Pizza shop manager gives woman concussion during 'violent altercation' at restaurant

Two people have been charged after a violent incident at a Pittsburgh pizza restaurant on Friday night, police said.

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According to police, Mahmut Yilmaz and Jade Martin were involved in a “violent altercation” at Pizza Milano on Fifth Avenue in the Uptown neighborhood.

The incident between Yilmaz, a manager at the restaurant, and Martin was caught on camera, and the video quickly spread via social media.

According to the complaint, Martin, 34, told police she had been drinking at a nearby bar before deciding to go home. She missed her bus, however, and tried to enter the restaurant to use the washroom.

Witnesses told police Martin was yelling on her phone before entering the restaurant and asking them for money for a ride home. One of the witnesses, who apparently was an employee of the restaurant, notified Yilmaz of Martin's behavior.

When Martin tried to enter the restaurant, Yilmaz, 41, told her she wasn't welcome there, witnesses told police. When she was refused entrance, she redoubled her efforts to enter.

That's when the video starts. At one point, she pushes past Yilmaz, who grabs her by the arm and pulls her back by the entrance, where he pins her against the doorframe. After a few moments, the video shows him appearing to headbutt Martin. 

"The unique thing about video is that the video speaks for itself and his actions were clearly demonstrative," said Martin's attorney, Todd Hollis. "His violent behavior and demeanor was unwarranted."

Yilmaz turned himself into officers Saturday, police said. He is facing charges of simple assault and aggravated assault.

Channel 11's Shelley Bortz spoke with Martin's mother about the incident. 

“I’m heartbroken,” said Darlene Wall, Martin’s mother. “That man could have murdered my daughter in this restaurant and he is not even in jail."

Hollis said Martin has a large bruise on her forehead, and she has a severe concussion and a bruise on the front of her head.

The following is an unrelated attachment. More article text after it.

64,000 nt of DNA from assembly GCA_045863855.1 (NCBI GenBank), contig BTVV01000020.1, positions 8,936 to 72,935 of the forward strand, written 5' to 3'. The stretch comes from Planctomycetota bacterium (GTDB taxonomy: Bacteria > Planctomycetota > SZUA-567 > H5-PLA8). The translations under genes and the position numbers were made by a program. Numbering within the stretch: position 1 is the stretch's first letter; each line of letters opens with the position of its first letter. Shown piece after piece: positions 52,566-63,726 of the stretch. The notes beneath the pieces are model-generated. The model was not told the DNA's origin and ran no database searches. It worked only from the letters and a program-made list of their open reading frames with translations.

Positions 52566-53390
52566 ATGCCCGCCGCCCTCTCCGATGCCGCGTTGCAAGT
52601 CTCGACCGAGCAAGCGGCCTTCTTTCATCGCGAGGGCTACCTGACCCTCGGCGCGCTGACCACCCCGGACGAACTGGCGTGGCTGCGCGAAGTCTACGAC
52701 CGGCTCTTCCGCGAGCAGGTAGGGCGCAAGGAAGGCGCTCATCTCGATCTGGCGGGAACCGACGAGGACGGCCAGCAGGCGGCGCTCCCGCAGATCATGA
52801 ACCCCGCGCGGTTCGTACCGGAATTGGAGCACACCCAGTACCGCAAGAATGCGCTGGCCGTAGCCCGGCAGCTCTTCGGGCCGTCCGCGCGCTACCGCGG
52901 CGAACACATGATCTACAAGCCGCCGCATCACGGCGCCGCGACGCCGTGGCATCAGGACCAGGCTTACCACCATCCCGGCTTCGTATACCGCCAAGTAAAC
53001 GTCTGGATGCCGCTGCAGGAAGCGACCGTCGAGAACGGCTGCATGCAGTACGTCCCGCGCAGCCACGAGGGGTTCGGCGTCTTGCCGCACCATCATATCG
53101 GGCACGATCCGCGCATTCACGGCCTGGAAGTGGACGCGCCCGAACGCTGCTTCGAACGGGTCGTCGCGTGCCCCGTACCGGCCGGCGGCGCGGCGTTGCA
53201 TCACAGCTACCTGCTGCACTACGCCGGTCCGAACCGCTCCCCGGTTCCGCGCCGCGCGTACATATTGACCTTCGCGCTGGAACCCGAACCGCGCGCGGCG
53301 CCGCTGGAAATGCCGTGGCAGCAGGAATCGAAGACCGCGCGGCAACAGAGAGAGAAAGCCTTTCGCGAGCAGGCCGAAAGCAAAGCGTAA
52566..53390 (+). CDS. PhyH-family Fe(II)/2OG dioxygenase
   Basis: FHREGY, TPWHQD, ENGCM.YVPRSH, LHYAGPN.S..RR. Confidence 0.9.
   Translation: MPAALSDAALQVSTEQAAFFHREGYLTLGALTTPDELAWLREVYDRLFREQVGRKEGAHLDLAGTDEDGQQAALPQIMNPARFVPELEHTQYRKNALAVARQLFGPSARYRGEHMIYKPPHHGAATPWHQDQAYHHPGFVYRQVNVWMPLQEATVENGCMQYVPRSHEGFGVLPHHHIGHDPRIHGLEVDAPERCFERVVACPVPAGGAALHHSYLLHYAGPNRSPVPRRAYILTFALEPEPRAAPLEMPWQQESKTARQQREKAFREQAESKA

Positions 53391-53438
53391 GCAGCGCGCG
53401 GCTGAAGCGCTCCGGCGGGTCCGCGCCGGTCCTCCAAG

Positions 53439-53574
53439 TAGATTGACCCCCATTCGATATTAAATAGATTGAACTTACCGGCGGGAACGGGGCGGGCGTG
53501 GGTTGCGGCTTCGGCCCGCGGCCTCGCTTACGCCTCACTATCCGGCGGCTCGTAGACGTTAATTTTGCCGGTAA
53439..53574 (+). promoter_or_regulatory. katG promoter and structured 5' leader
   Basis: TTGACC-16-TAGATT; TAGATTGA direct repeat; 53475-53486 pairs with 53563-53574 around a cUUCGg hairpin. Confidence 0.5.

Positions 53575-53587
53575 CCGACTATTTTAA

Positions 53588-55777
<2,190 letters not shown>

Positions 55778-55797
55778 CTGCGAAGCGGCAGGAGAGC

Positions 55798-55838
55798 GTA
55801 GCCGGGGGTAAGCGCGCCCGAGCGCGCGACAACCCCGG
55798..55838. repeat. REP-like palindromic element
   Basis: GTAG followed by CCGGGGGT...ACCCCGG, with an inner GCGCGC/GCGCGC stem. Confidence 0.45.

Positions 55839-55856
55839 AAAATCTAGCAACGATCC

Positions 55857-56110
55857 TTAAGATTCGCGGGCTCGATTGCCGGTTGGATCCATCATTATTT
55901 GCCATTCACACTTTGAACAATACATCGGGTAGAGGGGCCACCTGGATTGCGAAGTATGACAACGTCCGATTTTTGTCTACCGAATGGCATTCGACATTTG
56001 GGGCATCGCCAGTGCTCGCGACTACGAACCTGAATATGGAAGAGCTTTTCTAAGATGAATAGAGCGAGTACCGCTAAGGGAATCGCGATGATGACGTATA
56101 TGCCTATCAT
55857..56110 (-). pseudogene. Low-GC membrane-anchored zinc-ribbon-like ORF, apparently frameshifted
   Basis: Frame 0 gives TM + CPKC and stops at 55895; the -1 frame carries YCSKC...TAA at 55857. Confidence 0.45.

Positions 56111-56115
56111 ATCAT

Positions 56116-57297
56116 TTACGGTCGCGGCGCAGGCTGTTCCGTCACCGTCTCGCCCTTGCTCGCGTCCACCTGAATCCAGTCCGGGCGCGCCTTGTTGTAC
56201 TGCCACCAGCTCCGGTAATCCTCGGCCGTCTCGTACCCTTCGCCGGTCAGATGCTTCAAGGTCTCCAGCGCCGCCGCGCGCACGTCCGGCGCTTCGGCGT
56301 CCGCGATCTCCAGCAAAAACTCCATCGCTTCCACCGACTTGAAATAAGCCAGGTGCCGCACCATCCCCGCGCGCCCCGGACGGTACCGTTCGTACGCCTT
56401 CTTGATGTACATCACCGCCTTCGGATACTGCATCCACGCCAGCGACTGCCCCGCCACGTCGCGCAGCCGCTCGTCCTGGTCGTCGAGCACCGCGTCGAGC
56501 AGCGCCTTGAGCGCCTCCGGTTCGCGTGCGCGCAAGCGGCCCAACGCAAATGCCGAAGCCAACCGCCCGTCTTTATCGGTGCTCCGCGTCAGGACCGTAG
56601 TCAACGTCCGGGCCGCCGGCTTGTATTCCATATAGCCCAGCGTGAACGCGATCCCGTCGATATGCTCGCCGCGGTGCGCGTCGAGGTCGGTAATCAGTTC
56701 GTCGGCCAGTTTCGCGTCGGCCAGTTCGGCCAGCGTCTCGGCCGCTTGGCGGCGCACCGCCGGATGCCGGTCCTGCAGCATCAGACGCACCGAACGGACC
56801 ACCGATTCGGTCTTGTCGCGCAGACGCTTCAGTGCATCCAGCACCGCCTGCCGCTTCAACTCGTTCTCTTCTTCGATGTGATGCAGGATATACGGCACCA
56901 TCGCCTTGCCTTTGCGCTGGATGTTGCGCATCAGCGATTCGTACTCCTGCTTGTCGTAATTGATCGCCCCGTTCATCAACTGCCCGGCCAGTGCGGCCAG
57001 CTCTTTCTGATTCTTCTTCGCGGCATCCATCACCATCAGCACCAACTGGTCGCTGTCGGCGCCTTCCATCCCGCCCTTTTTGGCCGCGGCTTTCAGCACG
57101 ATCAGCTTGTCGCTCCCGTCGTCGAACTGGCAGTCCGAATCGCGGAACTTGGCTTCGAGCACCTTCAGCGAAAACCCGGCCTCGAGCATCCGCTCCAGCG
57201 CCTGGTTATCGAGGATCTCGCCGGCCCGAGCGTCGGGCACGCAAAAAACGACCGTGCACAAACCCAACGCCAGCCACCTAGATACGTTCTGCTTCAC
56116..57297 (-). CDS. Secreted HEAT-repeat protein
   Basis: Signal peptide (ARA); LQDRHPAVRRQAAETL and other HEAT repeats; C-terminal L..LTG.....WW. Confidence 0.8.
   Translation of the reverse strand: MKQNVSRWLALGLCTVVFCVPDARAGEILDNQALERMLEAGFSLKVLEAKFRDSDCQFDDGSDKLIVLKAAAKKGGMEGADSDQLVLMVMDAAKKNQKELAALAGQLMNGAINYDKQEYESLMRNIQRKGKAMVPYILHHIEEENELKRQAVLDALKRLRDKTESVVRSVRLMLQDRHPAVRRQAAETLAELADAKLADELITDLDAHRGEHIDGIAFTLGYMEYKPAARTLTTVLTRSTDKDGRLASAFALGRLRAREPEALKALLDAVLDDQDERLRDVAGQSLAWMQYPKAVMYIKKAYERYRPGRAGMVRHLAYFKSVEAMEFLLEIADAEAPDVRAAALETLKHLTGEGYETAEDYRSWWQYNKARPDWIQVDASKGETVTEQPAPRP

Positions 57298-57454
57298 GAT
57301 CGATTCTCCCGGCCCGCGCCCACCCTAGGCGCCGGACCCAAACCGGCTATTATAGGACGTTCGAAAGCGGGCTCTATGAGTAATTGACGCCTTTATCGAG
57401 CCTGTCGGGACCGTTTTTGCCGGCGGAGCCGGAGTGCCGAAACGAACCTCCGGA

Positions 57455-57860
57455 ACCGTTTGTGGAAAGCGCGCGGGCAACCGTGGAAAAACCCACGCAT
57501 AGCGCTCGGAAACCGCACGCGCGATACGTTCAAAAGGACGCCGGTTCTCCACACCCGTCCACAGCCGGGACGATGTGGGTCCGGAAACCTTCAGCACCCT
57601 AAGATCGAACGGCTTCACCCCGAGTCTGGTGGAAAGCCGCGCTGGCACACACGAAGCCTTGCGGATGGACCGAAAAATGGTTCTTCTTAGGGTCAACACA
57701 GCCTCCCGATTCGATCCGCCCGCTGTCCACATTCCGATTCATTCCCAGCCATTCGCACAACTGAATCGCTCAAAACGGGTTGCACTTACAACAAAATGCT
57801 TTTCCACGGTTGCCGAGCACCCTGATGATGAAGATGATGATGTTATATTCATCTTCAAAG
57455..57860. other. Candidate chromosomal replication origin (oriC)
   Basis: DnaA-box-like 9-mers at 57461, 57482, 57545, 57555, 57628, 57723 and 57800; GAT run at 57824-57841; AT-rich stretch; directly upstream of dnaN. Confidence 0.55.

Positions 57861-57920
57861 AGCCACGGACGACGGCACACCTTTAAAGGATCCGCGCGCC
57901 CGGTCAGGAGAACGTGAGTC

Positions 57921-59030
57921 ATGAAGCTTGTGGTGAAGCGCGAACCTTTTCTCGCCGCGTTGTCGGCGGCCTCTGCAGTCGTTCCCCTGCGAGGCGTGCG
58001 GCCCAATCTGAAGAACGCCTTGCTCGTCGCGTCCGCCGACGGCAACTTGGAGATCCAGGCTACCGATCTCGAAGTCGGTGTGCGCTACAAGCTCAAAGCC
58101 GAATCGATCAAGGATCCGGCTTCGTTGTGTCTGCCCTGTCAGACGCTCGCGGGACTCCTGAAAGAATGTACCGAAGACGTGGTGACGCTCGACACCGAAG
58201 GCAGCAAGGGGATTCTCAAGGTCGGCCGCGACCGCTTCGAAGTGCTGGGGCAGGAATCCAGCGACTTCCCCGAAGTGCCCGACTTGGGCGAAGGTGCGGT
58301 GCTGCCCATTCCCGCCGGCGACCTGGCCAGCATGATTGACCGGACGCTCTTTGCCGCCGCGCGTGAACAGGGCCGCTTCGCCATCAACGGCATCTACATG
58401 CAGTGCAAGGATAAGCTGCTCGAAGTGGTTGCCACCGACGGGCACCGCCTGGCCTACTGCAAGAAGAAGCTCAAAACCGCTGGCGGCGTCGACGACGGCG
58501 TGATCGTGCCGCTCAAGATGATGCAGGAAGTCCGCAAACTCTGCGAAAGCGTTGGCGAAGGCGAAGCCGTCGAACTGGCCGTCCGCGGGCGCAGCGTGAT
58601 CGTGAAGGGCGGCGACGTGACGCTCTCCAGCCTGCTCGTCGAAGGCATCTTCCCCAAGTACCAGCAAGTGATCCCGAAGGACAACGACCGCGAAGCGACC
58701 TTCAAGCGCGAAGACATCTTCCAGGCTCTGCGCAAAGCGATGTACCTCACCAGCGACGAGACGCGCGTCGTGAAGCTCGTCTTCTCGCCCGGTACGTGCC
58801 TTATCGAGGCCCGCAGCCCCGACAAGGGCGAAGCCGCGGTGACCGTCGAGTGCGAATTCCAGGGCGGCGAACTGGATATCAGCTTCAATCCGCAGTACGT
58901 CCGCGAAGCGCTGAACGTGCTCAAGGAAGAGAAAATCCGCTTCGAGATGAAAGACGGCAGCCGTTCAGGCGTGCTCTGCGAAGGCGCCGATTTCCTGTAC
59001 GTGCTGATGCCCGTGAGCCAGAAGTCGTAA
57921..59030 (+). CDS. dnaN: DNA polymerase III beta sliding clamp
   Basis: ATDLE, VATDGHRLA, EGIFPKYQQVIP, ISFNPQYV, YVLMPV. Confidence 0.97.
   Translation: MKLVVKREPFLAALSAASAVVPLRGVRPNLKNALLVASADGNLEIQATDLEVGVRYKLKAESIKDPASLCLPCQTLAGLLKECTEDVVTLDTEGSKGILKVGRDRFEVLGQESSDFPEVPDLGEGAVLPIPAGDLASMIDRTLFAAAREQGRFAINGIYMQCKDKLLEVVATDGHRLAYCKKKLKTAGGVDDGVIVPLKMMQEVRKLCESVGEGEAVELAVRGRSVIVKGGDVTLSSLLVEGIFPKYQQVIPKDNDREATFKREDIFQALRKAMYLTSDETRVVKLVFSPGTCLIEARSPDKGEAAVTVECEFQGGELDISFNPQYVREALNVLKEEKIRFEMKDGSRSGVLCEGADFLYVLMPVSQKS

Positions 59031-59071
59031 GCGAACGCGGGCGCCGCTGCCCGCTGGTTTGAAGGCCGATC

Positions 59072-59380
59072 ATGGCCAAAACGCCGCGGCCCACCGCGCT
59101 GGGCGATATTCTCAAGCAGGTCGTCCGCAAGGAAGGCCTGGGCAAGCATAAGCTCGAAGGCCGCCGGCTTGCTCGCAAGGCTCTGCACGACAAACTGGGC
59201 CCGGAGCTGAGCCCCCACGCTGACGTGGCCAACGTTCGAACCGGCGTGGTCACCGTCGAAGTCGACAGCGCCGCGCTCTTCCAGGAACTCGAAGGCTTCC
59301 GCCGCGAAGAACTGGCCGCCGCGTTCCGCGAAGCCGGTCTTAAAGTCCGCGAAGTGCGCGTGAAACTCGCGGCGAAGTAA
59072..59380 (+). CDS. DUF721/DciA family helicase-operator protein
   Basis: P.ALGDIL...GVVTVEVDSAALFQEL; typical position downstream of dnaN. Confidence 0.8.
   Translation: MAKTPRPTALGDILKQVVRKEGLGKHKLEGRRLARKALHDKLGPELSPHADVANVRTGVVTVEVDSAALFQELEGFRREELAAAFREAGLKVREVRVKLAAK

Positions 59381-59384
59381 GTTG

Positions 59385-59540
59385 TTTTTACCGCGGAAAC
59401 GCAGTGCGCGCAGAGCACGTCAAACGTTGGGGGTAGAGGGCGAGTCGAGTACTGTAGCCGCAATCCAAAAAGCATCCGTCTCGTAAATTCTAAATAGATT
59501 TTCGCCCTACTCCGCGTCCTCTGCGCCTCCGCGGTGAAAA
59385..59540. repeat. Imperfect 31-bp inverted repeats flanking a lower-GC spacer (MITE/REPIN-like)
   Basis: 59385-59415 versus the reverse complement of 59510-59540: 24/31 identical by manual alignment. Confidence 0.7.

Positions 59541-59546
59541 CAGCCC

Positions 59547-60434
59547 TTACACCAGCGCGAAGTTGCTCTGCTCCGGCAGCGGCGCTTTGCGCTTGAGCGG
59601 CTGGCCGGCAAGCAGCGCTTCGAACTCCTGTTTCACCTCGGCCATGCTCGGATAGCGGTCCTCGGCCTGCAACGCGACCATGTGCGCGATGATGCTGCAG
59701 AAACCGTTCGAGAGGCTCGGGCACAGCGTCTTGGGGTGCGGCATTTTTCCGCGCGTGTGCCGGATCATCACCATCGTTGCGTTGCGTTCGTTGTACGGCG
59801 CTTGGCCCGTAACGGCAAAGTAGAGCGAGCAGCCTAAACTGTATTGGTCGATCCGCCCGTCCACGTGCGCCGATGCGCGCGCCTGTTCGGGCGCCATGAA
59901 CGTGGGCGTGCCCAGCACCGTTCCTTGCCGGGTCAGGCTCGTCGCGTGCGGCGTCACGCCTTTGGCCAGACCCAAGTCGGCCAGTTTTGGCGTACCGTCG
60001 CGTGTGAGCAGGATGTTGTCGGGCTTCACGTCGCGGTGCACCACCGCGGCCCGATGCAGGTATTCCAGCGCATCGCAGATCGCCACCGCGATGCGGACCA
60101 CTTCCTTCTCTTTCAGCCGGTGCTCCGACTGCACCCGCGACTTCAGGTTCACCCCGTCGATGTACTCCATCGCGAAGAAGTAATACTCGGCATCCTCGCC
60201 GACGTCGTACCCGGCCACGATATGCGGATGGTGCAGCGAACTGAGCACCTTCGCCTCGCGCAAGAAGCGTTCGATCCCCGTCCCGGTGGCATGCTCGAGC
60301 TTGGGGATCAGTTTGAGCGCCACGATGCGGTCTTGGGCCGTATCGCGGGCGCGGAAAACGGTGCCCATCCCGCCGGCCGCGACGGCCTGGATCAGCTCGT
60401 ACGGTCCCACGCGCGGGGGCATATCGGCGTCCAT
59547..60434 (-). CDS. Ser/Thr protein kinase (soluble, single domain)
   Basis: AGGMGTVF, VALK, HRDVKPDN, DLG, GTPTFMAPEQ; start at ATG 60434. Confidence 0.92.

"She's a mother of two, and from what I saw on the video, she didn't do anything to deserve this type of treatment or this level of violence," Hollis said. 

Martin told Channel 11 on Sunday that her head was still hurting and she's trying to spend time with her family.

Pittsburgh Mayor Bill Peduto released the following statement on the incident:

"This morning I was made aware of the deeply disturbing video from Milano's Pizza. I have worked through the day with Pittsburgh Police leadership and charges have now been quickly brought. I want to thank the community for their assistance in the investigation, and the Pittsburgh Bureau of Police for their hard work throughout the day. It is my sincere hope that these charges are another step in sending a very clear signal that Pittsburgh will not tolerate violence against women and that we will work as a community to protect all women, and notably African American women, from physical and emotional violence."

Martin is being charged via summons with defiant trespassing and disorderly conduct, according to police.

Several people held a protest in front of the restaurant on Saturday, and local activist groups are advocating for a boycott of Pizza Milano following the altercation.

The Black Political Empowerment Project (B-PEP) and the Greater Pittsburgh Coalition Against Violence (CAV) issued a release Sunday laying out their stance on the incident and the restaurant.

In the release, the groups said they will no longer “order food or services” from Pizza Milano as a result of the “outrageous, disrespectful, and unacceptable treatment” of Martin. 

B-PEP encouraged a boycott of the restaurant because their coalition “opposes violence against all people.”

The release called for respect to be given to all people, and the groups are encouraging prosecutors to pursue the charges against Yilmaz “fully and vigorously.”

CVS to stop digitally altered images in its store brand advertising, will label other brands’ manipulation

CVS is making sure its beauty ads live up to real life. 

It’s stopping the practice of photo manipulation on its store-brand beauty products and will mark other company’s advertisements with a notation on images that have been Photoshopped, USAToday reported.

The company will also mark photos that have not been altered with what it is calling the CVS Beauty Mark. 

>> Read more trending news 

The initiative has a deadline of 2020, the company announced.

CVS has 9,600 stores across the country and is considered one of the largest sellers of beauty products with 80 percent of the customers women. 

CVS Pharmacy President, Helena Foulkes told USAToday, “We’re all consuming massive amounts of media every day and we’re not necessarily looking at imagery that is real and true. To try to hold ourselves up to be like those women is impossible because even those women don’t look like how they appear in those photographs.”

The company hopes to have the CVS Beauty Mark on photos this year.